68 Forest Fires In Alaska

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Doka
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68 Forest Fires In Alaska

Post by Doka » 07-22-2019 09:46 PM

Maryals51, You are in Alaska, (if I remember correctly :?: ) Hope all is well with you! Pretty close to 2 million acres burnt.
Our area has sent some Fire Fighters up. I would like to think we won't need them here, but our forests around here, have been left such bad shape, it is only a matter of TIME.

So many so fires, so big. They more than likely just let them burn unless in more populated areas?

https://www.alaskacenters.gov/trip-plan ... es/current


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https://www.nifc.gov/fireInfo/nfn.htm

Alaska Wildfire Info

https://akfireinfo.com/
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Re: 68 Forest Fires In Alaska

Post by Doka » 07-23-2019 01:46 AM

Here some pesky little guys eating the forests, when I was a young girl, the loggers where loggin, clearing the brush out, removing diseased trees. The tussock moth infested large parts of our forest area here. You couldn't even have a picnic without the larva falling on your plate. They sprayed(the spray has been available for may be 50 years). Over time, they made the loggers stop logging and stop spraying, so now we have forests that are like "Atom Bombs" going off, when they burn........if you think Cow Farts should be stopped, then you will really lose your mind about carbon released from these monster forest fires. Hypocrisy and lies seem to surface every where you scratch, most are fine with it, don't want to know don't want want to know...............Some of Us both know and care .........what world, we could have!

"two to three times the emissions from fossil fuel burning from all other sectors in B.C."


Rusty tussock moths invade Seward Peninsula
Fri, 07/12/2019 -

The rusty tussock moth has invaded the tundra in the Nome area, an infestation of the species not seen this far north before.
The hungry little caterpillars, the larval stage of the moth, chew their way through a wide variety of vegetation. Brown patches on the tundra, willow bushes cleared of leaves and even chewed up rhubarb bear testimony to their great numbers and enormous appetite.
“They have a range of hosts,” said Dr. Stephen Burr, entomologist with the U.S. Forest Service based in Fairbanks. While they are found in large numbers on the willows locally they also can eat conifers, blueberry bushes and other types of vegetation according to Dr. Burr. Scientists describe them as “polyphagous,” meaning they eat a variety of plants.
The critter’s scientific name is Orgyia antiqua, and also known as the Vapourer moth, the rusty tussock moth is in the family Erebidae. They are native to Europe but have been in North America for a long time.

http://www.nomenugget.com/news/rusty-tu ... -peninsula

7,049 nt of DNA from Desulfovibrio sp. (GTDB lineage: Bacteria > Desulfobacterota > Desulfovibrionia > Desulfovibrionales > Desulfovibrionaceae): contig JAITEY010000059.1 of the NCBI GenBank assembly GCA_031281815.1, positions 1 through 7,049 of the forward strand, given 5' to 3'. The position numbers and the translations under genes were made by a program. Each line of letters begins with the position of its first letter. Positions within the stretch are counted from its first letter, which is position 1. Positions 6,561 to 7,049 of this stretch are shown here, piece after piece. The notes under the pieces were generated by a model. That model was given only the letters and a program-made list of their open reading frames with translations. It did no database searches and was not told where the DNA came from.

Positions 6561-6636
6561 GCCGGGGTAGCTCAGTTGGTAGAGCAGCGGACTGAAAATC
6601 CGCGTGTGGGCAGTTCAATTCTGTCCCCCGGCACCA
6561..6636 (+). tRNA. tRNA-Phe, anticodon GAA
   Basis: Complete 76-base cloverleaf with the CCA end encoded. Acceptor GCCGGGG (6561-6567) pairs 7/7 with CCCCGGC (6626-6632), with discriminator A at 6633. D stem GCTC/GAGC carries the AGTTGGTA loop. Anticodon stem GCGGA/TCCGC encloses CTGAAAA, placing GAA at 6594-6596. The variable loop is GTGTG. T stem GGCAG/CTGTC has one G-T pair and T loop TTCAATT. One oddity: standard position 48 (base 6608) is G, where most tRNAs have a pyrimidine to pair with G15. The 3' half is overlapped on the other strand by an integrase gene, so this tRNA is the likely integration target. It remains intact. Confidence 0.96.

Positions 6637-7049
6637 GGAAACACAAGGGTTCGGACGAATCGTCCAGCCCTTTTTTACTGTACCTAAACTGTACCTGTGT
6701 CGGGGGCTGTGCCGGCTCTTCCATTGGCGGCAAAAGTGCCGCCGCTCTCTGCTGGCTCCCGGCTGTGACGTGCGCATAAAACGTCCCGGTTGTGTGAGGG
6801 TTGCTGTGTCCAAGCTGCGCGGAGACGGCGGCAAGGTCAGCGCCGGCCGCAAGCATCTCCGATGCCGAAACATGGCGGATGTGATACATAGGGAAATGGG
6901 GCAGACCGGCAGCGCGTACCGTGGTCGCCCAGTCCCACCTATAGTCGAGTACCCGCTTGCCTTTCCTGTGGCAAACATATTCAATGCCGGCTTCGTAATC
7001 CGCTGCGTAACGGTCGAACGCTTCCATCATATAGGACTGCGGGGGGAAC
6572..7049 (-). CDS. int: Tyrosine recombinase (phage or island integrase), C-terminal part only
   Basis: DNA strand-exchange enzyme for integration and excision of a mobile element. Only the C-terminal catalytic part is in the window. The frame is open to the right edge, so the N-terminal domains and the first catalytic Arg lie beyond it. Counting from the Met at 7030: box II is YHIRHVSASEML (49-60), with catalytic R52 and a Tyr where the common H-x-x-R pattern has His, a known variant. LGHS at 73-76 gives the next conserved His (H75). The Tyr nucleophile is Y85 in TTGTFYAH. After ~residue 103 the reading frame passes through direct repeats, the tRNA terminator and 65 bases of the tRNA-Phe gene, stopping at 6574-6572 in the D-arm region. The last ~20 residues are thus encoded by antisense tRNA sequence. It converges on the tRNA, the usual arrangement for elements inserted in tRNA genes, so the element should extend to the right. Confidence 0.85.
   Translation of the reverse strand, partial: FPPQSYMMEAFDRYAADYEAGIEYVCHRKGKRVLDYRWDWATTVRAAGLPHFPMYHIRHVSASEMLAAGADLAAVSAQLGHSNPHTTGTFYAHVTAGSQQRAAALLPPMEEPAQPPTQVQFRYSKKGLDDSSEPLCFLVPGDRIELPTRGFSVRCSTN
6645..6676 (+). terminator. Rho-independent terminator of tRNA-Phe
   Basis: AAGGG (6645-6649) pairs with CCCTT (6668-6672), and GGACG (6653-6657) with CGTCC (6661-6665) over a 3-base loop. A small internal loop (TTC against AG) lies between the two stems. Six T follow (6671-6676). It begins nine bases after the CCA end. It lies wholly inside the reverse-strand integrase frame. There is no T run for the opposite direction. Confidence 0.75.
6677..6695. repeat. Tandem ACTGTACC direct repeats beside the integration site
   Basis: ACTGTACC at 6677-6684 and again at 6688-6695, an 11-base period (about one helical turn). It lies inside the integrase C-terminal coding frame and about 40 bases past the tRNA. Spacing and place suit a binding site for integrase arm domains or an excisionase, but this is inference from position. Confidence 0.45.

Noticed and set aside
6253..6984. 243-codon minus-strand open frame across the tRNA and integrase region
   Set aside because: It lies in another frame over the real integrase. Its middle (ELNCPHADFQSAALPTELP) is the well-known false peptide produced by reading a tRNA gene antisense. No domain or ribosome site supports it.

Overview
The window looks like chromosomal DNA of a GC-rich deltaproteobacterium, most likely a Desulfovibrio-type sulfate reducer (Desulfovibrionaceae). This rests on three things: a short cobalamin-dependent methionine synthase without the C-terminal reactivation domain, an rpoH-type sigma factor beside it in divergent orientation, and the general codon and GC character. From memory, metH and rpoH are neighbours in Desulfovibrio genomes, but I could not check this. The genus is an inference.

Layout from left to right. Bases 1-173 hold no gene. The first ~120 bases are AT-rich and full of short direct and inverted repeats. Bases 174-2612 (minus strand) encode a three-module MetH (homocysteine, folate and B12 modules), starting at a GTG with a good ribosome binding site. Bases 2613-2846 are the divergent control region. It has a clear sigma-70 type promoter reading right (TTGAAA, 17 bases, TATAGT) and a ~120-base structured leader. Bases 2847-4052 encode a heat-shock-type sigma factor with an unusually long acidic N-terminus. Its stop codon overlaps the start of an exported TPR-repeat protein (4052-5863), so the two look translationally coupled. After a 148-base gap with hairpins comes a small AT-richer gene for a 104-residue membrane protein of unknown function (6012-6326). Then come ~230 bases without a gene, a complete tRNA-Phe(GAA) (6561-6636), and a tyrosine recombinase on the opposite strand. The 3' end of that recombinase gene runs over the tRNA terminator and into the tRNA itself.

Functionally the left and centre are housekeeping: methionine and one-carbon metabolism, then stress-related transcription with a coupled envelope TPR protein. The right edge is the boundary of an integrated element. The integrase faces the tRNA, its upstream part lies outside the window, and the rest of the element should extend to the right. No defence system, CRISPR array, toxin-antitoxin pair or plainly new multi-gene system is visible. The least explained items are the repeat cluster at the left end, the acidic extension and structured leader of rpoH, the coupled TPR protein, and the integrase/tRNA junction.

How do CO2 emissions from forest fires compare to those from fossil fuels?


Dr. Kurz says that in 2017 about 1.2 million hectares of forest burned in British Columbia, and 1.3 million hectares and counting this year. Compared to the average annual area burned in the province between 1990 and 2015, each of the last two years burned 15 times more than the average area. Forest fires like these release carbon dioxide and other greenhouse gasses, such as methane into the atmosphere. The initial - albeit unofficial - estimate is that the direct fire emissions in 2017 were about 150 (plus/minus 30) million tons of carbon dioxide.This is
https://www.cbc.ca/radio/quirks/sept-15 ... -1.4821944
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Re: 68 Forest Fires In Alaska

Post by Doka » 07-31-2019 02:00 AM

As of 7/30/2019 There are 70 fires in Alaska. But there is something a a bit unusual going on...........fires are circling the Arctic! :shock:


Arctic wildfires: What's caused huge swathes of flames to spread?

Wildfires are ravaging the Arctic, with areas of northern Siberia, northern Scandinavia, Alaska and Greenland engulfed in flames.

Lightning frequently triggers fires in the region but this year they have been worsened by summer temperatures that are higher than average because of climate change.

Plumes of smoke from the fires can be seen from space.

Mark Parrington, a wildfires expert at the Copernicus Atmosphere Monitoring Service (Cams), described them as "unprecedented".
How bad is it?

There are hundreds of fires covering mostly uninhabited regions across eastern Russia, northern Scandinavia, Greenland and Alaska.

How unusual is this?

Arctic fires are common between May and October and wildfires are a natural part of an ecosystem, offering some benefits for the environment, according to the Alaska Centers website.

But the intensity of these fires, as well as the large area they have taken up, make these unusual.


https://www.bbc.com/news/world-europe-49125391
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